The Coronavirus Pandemic has impacted almost all aspects of our lives. This is especially hard because our economy was doing so well immediately preceding the start of this national emergency. We went from having record low unemployment rates, to record high unemployment. Many companies were forecasting spectacular spring and summer earnings before, and now many of them have filed bankruptcy. Also, our nation is grieving. DOMO.com tells us today that 101,957 Americans have lost their lives due to COVID-19.
One aspect of COVID-19 that I watch: What will the impact to Health and Dental Insurance premiums be? Employers large and small have been watching renewal trends for many years as it has historically been one of their largest expenses: providing benefits for their employees. While it is still entirely too early to see trends, there are a few struggles that will most likely impact the outcome.
We began to see a direct impact of closures of business initially on Vision and Dental providers, as they were some of the first to be affected by COVID-19. Keeping patients and employees safe can be difficult with these providers – and they are generally considered “Elective” and “Non-Urgent”. Because of these closures, many dental and vision insurance companies began to offer incentives very early on to businesses and members. One of the most surprising to me has been changes in renewal rates. Several Dental Insurance companies nationally actually changed upcoming renewals that had previously been issued as an increase – to a hold. Most all the dental and vision renewals I’ve worked on the last few months were changed to a 0% increase.
Medical providers were impacted, this we know. Many horrible stories have been published in the news. My thanks to those numerous front line workers that continue to fight this battle. What is less known is that the medical providers that are “Non-Urgent” were slowed as well. Most non-urgent surgeries were cancelled or postponed, and many medical offices that serve sensitive populations made great attempts to keep their clients safe, often by restricting access except for the most urgent circumstances. This caused some medical and nursing providers loss of income and job. Yes, some nurses and CNA’s and other providers were laid off and had to go on unemployment.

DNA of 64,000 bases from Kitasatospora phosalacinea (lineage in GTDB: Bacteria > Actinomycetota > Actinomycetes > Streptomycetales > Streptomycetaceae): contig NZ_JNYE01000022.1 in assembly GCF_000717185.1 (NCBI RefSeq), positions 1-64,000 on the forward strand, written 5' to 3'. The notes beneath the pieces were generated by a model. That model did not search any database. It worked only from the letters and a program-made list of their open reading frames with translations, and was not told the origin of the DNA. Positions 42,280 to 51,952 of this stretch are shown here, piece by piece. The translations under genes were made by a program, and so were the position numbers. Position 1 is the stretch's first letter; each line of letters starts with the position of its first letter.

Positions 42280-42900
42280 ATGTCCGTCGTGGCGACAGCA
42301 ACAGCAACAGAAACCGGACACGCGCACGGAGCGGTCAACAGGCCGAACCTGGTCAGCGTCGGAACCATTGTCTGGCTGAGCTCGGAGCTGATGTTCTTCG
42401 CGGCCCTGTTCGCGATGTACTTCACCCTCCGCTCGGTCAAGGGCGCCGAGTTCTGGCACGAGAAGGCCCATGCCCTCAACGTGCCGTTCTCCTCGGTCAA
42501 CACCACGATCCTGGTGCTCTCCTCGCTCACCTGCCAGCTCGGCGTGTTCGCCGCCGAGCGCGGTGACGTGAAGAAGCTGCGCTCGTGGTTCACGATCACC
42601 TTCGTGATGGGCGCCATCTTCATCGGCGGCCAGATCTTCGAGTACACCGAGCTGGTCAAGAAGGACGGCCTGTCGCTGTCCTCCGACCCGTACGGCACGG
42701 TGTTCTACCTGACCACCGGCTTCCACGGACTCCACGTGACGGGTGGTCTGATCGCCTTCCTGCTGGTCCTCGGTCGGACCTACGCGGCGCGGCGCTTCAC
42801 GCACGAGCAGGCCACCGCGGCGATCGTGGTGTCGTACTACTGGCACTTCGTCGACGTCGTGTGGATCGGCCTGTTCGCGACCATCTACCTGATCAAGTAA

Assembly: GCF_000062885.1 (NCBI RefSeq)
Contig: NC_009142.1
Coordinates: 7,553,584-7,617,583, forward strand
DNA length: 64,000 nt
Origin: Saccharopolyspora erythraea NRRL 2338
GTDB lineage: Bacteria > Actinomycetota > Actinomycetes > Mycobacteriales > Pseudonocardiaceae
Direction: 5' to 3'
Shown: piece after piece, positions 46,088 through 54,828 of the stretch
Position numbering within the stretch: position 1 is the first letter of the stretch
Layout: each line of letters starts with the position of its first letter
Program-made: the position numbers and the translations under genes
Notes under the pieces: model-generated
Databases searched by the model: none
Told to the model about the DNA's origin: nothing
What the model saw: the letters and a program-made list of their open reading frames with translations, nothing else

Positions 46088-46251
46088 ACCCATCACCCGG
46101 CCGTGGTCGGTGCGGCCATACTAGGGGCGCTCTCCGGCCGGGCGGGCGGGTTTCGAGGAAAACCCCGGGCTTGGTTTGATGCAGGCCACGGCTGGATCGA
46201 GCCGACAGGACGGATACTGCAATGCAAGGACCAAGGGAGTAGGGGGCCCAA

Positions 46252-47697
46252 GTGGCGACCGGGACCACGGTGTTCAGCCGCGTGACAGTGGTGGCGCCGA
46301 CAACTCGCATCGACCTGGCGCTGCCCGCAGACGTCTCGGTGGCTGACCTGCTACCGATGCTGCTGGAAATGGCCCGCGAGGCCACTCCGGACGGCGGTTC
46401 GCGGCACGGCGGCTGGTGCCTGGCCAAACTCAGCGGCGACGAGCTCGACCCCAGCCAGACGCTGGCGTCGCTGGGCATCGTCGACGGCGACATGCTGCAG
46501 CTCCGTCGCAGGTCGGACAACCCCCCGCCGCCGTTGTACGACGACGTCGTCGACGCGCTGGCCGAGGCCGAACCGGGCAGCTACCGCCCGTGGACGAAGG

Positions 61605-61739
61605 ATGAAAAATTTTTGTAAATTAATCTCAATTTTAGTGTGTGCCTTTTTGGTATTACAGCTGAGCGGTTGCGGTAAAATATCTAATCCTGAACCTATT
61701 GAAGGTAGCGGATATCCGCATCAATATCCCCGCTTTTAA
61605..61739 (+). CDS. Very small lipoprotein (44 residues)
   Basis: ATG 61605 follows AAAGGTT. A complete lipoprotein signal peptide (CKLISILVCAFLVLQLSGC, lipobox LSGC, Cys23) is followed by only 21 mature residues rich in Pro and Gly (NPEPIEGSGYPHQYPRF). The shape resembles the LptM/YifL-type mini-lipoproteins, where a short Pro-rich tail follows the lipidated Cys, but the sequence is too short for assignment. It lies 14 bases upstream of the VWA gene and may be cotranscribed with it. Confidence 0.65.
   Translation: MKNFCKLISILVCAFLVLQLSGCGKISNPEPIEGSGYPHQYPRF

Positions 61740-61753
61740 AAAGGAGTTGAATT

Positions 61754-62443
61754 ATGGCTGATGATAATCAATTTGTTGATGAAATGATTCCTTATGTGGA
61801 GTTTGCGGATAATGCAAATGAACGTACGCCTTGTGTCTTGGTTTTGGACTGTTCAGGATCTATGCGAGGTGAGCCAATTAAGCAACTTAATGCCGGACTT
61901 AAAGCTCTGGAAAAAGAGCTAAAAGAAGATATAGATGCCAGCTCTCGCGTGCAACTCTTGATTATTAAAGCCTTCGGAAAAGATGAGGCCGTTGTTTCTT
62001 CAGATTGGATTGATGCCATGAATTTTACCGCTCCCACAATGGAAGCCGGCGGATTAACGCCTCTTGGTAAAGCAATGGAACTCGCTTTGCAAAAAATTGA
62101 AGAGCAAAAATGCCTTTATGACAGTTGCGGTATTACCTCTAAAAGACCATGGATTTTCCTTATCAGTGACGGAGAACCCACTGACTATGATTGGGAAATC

The National Association of Health Underwriters (NAHU) shared an article from Healthpayer Intelligence that further highlights that Americans have deferred care. We’ve heard some stories about the decrease in heart patients in the ER. Some people are afraid to go and get care at a hospital. This article states that the Kaiser Family Foundation expects to see a rise in care over the next 2-3 months as the 32% of Americans that had to defer care will try to get their services. They expect the slow of the healthcare industry to bounce back quicker than many other sections of the economy.
Because of financial struggles, uncertainty, and other factors – some national providers are starting to lower costs for certain services and benefits. We will see if this starts to impact the rest of the nation through 2021.
Ultimately – what is the impact on rates? Will the COVID-19 Pandemic cause rates to rise? I’m sure that the increase of medical care due to Coronavirus in some areas may cause rates to go up. We will most likely see some areas experience a higher increase in rates due to COVID-19 than others. We must also consider deferred care. How long will it be until before Americans are getting care at the same rate that we were in 2019? These factors may bring costs down in the short term.
I sincerely hope that we can soon see the end of Coronavirus and its negative impacts on every part of our lives. I’m heartbroken for the loss we have experienced, inspired to see the strength that has helped many overcome, and hope to see more of the service that will bring us all together again.
In the words of Lester Holt with NBC “Please take care of yourself and each other.”